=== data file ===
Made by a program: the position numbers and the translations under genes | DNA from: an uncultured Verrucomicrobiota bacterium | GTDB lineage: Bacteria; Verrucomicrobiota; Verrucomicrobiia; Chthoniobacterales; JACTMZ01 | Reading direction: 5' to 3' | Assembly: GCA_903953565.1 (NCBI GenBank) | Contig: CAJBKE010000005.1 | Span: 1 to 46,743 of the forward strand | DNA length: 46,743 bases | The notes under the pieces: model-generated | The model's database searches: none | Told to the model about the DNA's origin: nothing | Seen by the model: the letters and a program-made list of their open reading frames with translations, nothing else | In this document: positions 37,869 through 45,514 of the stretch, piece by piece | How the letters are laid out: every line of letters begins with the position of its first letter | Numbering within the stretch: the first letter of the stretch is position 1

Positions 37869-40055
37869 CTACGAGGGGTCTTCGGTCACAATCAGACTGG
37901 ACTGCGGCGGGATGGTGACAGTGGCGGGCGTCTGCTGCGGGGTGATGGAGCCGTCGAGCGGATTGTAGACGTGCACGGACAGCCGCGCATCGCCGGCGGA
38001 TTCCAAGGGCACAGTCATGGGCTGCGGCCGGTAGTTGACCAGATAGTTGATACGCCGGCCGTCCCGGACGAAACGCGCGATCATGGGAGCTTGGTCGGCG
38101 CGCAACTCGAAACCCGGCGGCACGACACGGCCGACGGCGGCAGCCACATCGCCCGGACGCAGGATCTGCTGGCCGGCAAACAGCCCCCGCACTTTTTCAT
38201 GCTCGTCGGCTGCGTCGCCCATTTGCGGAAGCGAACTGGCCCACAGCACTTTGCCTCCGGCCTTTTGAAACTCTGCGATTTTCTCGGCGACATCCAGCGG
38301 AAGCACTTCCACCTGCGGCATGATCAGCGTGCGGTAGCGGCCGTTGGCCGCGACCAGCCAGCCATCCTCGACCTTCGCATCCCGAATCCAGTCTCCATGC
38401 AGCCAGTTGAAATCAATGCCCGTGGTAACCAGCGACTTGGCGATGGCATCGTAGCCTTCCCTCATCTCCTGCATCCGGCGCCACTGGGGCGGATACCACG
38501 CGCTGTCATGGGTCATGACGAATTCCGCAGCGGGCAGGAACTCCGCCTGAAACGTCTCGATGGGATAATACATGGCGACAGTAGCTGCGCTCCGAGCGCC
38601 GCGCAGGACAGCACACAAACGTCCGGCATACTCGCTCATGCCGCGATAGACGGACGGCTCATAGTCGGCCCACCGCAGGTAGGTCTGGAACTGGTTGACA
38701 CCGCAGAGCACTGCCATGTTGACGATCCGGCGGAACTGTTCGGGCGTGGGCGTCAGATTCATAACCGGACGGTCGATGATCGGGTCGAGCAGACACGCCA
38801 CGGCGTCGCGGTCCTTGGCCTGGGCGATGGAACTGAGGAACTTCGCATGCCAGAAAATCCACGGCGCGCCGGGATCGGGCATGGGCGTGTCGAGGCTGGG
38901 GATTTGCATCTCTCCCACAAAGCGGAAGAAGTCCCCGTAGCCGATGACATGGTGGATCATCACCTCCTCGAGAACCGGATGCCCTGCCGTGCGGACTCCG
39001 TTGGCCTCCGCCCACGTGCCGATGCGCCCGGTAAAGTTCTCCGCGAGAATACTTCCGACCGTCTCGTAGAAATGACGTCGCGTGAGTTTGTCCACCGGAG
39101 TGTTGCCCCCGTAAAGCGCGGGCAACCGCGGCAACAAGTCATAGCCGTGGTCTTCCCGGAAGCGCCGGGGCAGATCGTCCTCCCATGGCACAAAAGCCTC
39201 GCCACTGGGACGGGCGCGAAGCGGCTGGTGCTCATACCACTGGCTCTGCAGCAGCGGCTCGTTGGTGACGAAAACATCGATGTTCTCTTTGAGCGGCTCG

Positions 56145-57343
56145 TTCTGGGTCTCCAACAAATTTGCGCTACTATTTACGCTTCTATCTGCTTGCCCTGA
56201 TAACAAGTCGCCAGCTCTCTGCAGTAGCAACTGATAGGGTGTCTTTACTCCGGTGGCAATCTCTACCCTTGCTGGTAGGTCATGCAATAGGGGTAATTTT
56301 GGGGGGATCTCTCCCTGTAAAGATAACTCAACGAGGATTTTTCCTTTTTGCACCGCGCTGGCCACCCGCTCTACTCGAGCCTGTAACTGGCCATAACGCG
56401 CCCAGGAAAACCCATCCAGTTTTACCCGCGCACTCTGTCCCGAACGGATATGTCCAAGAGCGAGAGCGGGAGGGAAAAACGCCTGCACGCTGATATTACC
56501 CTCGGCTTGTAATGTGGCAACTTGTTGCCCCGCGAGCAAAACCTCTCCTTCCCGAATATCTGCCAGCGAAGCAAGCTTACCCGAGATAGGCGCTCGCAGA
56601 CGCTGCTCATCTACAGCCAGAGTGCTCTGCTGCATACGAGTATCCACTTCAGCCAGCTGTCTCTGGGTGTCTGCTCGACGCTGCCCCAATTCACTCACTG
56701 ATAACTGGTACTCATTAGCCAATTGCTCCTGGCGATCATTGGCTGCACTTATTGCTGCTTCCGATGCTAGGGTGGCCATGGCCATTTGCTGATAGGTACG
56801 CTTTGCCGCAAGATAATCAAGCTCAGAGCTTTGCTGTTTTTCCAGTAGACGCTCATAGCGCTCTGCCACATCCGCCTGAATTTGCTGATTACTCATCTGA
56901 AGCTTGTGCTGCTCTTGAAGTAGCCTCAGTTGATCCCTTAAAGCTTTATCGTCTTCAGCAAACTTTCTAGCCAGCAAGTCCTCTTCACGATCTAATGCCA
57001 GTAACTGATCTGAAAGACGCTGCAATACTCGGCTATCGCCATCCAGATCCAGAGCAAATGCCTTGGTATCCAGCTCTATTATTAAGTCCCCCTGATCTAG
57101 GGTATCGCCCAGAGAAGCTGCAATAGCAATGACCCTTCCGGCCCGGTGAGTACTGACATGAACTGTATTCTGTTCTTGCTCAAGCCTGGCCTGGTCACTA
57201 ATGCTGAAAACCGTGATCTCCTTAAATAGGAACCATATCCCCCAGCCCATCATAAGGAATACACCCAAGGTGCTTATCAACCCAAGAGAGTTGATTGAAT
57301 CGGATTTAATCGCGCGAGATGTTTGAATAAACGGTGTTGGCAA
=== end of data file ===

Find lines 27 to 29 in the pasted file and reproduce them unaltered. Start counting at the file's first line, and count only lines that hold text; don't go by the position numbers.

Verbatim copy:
56901 AGCTTGTGCTGCTCTTGAAGTAGCCTCAGTTGATCCCTTAAAGCTTTATCGTCTTCAGCAAACTTTCTAGCCAGCAAGTCCTCTTCACGATCTAATGCCA
57001 GTAACTGATCTGAAAGACGCTGCAATACTCGGCTATCGCCATCCAGATCCAGAGCAAATGCCTTGGTATCCAGCTCTATTATTAAGTCCCCCTGATCTAG
57101 GGTATCGCCCAGAGAAGCTGCAATAGCAATGACCCTTCCGGCCCGGTGAGTACTGACATGAACTGTATTCTGTTCTTGCTCAAGCCTGGCCTGGTCACTA